What is an orthodontic mini-screw?
It is a small (diameter 1.5-2.0mm) screw device which is inserted (screwed) into the jaw bone through the gum to control tooth movement during orthodontic (braces) treatment. Mini-screws are made from either titanium or titanium alloy, hence are biocompatible. They are also known as mini-implants or temporary anchorage devices (TADs).
Mini-screws are derived from bone fixation technology. They primarily rely on mechanical retention rather than osseointegration. In other words, the screw stays in the bone through physical interlocking of the screw thread and bone. There is no biological bonding with bone. Therefore, mini-screws can be immediately loaded and easily unscrewed for removal at any time after insertion. Mini-screws are temporarily fixed to the bone to provide skeletal or absolute anchorage. Anchorage is the property that allows forces to be applied to move teeth. These forces are stabilized by the mini-screw acting as anchorage points.
Why do I need to have a mini-screw?
Orthodontic treatment is used to correct uneven or crooked teeth by moving the affected teeth into the correct position. Teeth are straightened by using a brace (orthodontic appliance). Sometimes unwanted or undesirable tooth movement may occur and compromise the treatment result. Several methods have been developed to stabilize these (anchor) teeth using devices attached to braces from inside and/or outside the mouth.
Mini-screws has been incorporated into orthodontic treatment, to provide a stable structure for anchoring various types of tooth movement. It has been used in a variety of cases including correction of large overjet (upper front teeth sticking out), deep bite (greatly increased overlap of lower teeth), open bite (upper and lower front teeth not touching), aligning buried (unerupted) teeth and closing of space. It has also been utilised to treat bite problems associated with jaw discrepancy (jaw size mismatch), which previously had to be treated by jaw surgery. The development of mini-screws has improved the efficiency and scope of orthodontic treatment.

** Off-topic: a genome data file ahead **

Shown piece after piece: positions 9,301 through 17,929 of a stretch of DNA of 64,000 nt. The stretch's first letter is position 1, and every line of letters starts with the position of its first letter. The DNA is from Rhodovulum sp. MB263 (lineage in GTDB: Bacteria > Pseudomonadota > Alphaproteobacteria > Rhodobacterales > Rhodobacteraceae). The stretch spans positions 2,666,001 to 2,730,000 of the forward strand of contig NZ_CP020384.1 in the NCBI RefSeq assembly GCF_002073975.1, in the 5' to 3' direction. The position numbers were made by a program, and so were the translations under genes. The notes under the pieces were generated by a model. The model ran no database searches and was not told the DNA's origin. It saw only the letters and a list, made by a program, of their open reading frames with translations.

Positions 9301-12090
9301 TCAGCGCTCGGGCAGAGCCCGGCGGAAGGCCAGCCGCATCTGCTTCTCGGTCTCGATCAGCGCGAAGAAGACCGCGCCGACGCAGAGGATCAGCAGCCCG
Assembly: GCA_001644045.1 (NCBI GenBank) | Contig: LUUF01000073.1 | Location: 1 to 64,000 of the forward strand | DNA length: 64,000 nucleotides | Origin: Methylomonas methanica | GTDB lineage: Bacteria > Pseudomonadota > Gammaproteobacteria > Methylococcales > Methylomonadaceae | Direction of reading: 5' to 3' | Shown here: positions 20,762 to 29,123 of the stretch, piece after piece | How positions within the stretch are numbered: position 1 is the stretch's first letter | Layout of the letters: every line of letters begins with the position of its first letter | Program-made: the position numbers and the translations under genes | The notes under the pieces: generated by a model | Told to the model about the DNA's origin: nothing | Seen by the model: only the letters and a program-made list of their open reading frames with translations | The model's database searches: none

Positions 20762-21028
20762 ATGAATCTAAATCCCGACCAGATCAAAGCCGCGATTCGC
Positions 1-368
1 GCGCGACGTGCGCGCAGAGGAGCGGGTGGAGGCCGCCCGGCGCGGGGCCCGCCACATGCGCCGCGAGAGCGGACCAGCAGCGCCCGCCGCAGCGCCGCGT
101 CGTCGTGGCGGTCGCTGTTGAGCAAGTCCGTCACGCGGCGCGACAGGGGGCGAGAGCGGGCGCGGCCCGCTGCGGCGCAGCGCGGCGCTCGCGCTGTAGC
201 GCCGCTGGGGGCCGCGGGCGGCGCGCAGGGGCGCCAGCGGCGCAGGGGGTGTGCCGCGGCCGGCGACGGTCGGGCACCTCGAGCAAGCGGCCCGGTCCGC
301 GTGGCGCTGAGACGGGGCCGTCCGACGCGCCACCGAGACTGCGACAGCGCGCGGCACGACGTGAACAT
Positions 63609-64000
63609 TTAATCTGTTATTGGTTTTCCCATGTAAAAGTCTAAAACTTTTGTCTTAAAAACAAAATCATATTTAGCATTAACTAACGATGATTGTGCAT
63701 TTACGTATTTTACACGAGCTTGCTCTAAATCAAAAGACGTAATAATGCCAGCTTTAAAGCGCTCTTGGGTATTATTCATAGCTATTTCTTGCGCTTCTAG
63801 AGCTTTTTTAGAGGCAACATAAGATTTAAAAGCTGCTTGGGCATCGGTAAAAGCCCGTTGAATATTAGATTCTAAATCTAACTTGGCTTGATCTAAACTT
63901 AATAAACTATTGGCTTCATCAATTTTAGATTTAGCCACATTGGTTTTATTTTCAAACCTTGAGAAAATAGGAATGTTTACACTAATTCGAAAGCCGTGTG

Mini-screws are frequently placed between the roots of teeth and occasionally in the roof (palate) of the mouth. They will be attached to the fixed braces, and acts as anchor points to allow precise tooth movement to occur during treatment.
The use of mini-screws has gained popularity because they are less bulky, easily inserted and does not depend on the patient’s compliance.
How will a mini-screw be placed?
A mini-screw can be inserted at any time during the braces treatment by the orthodontist. Before the placement of mini-screws, a local anaesthetic agent will be administered to numb the gum at the site of screw placement. Topical anaesthethic gel can also be applied to the surface of the gum prior to injection to reduce the discomfort.
Patient is advised to rinse the insertion site with 0.2% chlorhexidine gluconate mouthwash for one minute. This is to reduce the amount of bacteria at the site of insertion and minimize the risk of infection.
The insertion of mini-screws can be performed with or without prior drilling, depending on the insertion site and the type of mini-screw. A self-drilling mini-screw may be inserted directly through gum and into the bone without drilling. However, when the use of self-tapping mini-screw or insertion into the thicker bone is necessary, a pilot hole may be drilled into the jaw bone prior to insertion. This is to facilitate mini-screw insertion by reducing the risk of screw fracture. For some screws, a cut in the gum and exposure of the bone is required to aid insertion.
Mini-screws can be attached with the brace immediately after insertion or at a subsequent visit.
Will it be painful?